He first attended Haverford College in Pennsylvania but then left the school to pursue an advanced degree in chemistry from New York University after being inspired by a conversation with a medical school professor at the college. Dvorken was 27 when he decided to go to medical school, but many of the New York area colleges thought he was too old, so he applied to and was accepted to a prestigious school in Geneva, Switzerland. He first had to take courses in French since all the classes were in that language.

Before he traveled to Switzerland, he met his wife, Doris, a Columbia University undergraduate. The two, who recently celebrated their 61st wedding anniversary, met at a party in the Bronx, according to his wife’s eulogy. The first time she met him his wife said she knew she would marry him.

“From the minute I met him and talked to him, I felt like I didn’t need to ever talk to another person again,” his wife wrote. “It was like we were in a room alone, even though we were surrounded by others.”

After studying in Switzerland, Dvorken spent his residency in a Jewish hospital in Brooklyn. In 1969 he moved out to Setauket and opened the pediatric group in Selden. His friends that he met during his residency, Dr. Arie Aloni and Dr. Boris Lustik, soon joined the practice and bought homes in Setauket, too.

“It was the best decision of my life,” Lustik said.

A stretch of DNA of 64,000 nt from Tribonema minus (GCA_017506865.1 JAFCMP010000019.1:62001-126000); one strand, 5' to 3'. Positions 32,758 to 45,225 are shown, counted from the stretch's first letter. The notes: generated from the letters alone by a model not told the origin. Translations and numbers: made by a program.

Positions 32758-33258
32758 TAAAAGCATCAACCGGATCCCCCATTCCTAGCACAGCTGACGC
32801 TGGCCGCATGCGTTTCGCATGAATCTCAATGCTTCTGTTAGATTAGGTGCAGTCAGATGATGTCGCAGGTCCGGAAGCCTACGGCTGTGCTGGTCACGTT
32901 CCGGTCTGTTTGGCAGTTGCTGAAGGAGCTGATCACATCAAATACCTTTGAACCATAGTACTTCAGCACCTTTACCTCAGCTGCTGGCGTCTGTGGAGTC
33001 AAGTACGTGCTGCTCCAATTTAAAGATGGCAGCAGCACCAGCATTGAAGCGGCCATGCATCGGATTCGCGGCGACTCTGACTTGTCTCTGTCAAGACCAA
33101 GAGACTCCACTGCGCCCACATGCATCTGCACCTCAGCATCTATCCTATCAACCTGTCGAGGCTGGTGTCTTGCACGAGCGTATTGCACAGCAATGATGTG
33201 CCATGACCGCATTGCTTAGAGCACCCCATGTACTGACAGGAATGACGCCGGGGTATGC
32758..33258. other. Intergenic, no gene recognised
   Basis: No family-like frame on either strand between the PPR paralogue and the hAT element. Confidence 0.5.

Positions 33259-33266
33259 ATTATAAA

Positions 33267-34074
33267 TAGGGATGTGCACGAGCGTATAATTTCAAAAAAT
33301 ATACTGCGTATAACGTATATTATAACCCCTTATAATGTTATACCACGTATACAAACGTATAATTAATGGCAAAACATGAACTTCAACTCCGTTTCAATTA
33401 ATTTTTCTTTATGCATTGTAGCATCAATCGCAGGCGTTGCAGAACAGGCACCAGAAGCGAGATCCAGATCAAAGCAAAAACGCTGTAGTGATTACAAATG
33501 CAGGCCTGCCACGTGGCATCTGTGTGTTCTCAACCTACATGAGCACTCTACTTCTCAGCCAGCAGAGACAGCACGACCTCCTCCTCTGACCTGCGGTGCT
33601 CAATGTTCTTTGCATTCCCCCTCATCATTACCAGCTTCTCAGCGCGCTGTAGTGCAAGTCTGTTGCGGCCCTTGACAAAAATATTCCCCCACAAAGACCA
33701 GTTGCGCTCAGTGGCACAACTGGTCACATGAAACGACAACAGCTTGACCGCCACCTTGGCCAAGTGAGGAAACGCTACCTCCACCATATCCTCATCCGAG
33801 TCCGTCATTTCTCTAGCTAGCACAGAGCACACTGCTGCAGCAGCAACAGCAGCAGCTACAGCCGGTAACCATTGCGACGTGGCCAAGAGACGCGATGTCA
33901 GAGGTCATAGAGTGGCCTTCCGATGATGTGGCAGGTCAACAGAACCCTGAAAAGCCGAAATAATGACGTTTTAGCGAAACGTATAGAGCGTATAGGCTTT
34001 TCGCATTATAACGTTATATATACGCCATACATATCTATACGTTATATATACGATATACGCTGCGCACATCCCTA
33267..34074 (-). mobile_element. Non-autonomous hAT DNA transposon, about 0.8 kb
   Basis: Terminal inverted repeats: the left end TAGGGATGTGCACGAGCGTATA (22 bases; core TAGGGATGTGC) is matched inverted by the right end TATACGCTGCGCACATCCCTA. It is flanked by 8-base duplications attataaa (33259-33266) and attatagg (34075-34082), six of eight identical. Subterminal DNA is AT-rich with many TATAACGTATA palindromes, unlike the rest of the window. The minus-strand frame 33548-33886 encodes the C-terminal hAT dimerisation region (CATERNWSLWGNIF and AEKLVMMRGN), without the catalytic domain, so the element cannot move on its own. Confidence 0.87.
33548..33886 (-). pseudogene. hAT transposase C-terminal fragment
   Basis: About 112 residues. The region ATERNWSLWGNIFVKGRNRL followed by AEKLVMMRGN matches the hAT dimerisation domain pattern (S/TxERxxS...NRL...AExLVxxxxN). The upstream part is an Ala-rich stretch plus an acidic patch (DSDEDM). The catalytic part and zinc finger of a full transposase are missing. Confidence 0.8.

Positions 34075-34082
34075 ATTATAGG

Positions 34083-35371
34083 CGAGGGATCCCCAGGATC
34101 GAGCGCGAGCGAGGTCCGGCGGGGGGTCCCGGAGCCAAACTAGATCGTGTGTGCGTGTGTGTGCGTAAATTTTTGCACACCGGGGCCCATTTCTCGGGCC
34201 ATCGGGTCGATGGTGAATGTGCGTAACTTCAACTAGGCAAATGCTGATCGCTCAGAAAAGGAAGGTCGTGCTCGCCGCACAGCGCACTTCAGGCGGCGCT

Aloni and Lustik, who are both retired from the practice, in phone interviews described Dvorken as a wonderful person and physician, and the doctors formed a strong bond.

“Our practice was unique in a sense that not only were we colleagues, but we were also friends who became an extended family,” Aloni said. “So much so that my kids call him Uncle Leo.”

Lustik described Dvorken as an astute physician who was gentle with his patients, while Aloni said the doctor didn’t have a bad bone in his body.

“He was the glue of our practice,” Aloni said.

When other practices refused to take patients on Medicaid, Aloni said Dvorken ensured the practice was open to everyone whether they could afford medical care or not. When a 7-year-old asked him for an interview once, Dvorken answered his questions and showed him around the office. The doctor became a mentor to the boy who later went on to become a pediatric oncologist, according to Aloni.

Lustik remembered Dvorken’s love of music and going to see the New York Philharmonic with him, while Aloni and the doctor would play tennis a few times a week at the Three Village Tennis Club until they retired.

Tennis continued to be a passion in Dvorken’s life. Aloni said the two would talk on the phone during big tennis tournaments discussing strategies and critiquing the players. On Dvorken’s last day, they were on the phone chatting about Wimbledon, he said.

In a eulogy written by Dvorken’s grandson Fran Rosenberg, he summed up the gifts his grandfather left with him and others.

“My grandfather taught me through example how to be a man who produces, loves and serves his family, serves the community, follows his heart, lives his passions and respects everybody — no matter where they come from,” Rosenberg said.